Serendipity is defined as an unplanned event or discovery with a beneficial outcome. The word was coined by English writer Horace Walpole in 1754, in reference to a story called “The Three Princes of Serendip.” The tale recounts the adventures of three princes who make accidental discoveries through luck rather than skill.
Accidental discoveries are not uncommon in the world of scientific investigation. Many useful substances, including Teflon and Scotchgard, were invented by chemists who were attempting to create something for an altogether unrelated application. (The chemist who invented Scotchgard was a woman? Here are 50 inventions you never knew were invented by women.)
Biochemist and science fiction author Isaac Asimov once said that “the most exciting phrase to hear in science, the one that heralds new discoveries, is not ‘Eureka!’ but ‘That’s funny.'” “That’s funny” is exactly what microbiologist Alexander Fleming said when he found that Penicillium mold had contaminated a petri dish and destroyed the bacteria he was experimenting with. His lab accident led to the discovery of penicillin – the world’s first broadly effective antibiotic.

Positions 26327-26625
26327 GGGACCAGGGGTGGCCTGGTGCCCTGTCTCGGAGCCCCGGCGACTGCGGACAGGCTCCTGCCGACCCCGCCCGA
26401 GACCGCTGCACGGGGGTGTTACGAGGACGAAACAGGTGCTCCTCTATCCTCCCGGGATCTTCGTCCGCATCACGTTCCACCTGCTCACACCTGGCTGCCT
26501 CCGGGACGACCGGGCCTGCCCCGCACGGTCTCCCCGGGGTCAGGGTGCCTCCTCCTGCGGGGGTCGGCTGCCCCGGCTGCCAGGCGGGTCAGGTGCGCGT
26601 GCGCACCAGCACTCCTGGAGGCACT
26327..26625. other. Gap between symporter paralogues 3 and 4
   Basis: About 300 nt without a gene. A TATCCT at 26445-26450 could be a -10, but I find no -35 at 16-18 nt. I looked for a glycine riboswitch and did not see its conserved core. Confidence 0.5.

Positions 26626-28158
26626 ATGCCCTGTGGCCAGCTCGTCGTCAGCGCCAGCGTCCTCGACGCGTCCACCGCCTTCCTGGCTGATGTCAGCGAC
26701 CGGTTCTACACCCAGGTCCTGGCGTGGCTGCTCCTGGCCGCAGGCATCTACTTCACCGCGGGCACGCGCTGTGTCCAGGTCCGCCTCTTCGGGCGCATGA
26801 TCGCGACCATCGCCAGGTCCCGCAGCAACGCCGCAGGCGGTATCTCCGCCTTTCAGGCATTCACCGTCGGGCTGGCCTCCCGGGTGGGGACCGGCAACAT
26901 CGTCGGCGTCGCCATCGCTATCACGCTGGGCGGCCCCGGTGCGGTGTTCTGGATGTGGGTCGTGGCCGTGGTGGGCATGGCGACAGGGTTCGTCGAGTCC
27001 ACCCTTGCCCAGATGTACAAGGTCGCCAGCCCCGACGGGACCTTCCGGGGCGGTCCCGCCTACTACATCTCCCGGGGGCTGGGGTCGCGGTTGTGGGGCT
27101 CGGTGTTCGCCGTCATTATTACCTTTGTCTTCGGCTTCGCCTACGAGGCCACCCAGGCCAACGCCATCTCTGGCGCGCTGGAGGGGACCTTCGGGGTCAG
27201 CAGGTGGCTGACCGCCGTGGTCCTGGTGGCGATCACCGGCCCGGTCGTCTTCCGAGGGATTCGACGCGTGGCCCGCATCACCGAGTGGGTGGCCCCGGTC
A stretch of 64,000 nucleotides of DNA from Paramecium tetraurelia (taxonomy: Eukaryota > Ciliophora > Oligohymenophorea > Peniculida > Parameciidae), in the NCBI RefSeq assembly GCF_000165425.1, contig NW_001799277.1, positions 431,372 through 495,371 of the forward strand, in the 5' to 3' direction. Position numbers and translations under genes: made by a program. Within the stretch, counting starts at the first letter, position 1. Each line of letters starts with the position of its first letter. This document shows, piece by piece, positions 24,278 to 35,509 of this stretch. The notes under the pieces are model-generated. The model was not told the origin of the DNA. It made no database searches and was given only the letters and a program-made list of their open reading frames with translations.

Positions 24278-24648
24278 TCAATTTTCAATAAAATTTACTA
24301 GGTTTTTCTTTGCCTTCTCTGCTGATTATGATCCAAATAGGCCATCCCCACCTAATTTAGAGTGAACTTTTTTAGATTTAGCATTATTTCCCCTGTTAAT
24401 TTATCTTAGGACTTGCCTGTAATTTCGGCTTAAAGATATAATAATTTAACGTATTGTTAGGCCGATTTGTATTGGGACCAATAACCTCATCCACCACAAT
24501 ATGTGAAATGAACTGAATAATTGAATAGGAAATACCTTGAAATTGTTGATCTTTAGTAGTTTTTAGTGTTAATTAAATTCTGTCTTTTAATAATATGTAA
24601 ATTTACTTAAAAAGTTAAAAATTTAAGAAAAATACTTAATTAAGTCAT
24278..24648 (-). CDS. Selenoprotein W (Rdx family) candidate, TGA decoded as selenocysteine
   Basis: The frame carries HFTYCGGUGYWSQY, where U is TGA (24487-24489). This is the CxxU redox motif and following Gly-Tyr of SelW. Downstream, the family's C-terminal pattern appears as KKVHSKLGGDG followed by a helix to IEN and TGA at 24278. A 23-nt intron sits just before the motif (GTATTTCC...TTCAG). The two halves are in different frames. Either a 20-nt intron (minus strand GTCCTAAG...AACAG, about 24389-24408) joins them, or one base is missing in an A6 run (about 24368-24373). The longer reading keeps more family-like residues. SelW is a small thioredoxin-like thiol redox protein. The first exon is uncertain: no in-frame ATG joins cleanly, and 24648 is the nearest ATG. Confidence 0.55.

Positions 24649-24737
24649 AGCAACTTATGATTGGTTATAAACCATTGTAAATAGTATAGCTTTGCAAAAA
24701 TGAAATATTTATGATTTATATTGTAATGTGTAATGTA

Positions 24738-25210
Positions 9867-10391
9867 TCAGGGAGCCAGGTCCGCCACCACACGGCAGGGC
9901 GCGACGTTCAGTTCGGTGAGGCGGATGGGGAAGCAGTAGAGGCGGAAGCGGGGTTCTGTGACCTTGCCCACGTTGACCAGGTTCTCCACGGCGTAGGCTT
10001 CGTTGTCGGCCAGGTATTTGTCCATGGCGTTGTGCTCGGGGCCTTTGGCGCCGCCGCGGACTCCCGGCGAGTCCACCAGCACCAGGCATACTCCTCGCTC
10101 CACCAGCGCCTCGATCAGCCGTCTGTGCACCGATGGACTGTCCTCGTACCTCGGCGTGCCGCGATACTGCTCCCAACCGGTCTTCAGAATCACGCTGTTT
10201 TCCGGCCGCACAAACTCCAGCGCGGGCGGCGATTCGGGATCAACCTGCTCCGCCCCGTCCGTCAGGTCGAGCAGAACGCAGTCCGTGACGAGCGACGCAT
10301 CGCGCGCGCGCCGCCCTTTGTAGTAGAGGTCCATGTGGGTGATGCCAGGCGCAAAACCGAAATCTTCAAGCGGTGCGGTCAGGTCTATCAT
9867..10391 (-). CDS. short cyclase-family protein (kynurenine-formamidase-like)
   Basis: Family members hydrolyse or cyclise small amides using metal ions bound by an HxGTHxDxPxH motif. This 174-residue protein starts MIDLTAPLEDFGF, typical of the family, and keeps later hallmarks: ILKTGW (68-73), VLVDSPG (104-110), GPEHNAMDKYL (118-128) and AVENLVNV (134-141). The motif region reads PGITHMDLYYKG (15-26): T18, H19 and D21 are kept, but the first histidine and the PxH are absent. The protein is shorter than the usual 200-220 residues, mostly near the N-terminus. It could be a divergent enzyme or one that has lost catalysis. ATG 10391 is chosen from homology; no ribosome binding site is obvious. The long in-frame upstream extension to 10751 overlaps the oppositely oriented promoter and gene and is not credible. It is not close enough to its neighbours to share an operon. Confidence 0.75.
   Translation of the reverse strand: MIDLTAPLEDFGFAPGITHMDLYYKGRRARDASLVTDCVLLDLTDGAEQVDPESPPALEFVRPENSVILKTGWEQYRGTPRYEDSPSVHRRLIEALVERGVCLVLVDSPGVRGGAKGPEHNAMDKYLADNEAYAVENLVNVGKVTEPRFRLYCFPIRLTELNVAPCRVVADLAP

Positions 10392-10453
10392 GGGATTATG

24/7 Tempo has compiled 31 accidental discoveries that changed the world by reviewing sources including History, Reader’s Digest, and Business Insider. In some cases, an initial accidental discovery by one person led to a later invention by another. Only the initial discovery is recounted.
While a few are folk accounts of early discoveries, the majority are inventions and discoveries made by scientists, engineers, doctors, and hobby inventors who were following one path when they stumbled upon another.
Many serendipitous discoveries have revolutionized the pharmaceutical and medical fields, while others have influenced the worlds of fashion, cosmetics, home appliances, and children’s toys. Some of these happy accidents have drastically improved everyday life. (Here are also 30 NASA inventions we still use everyday.)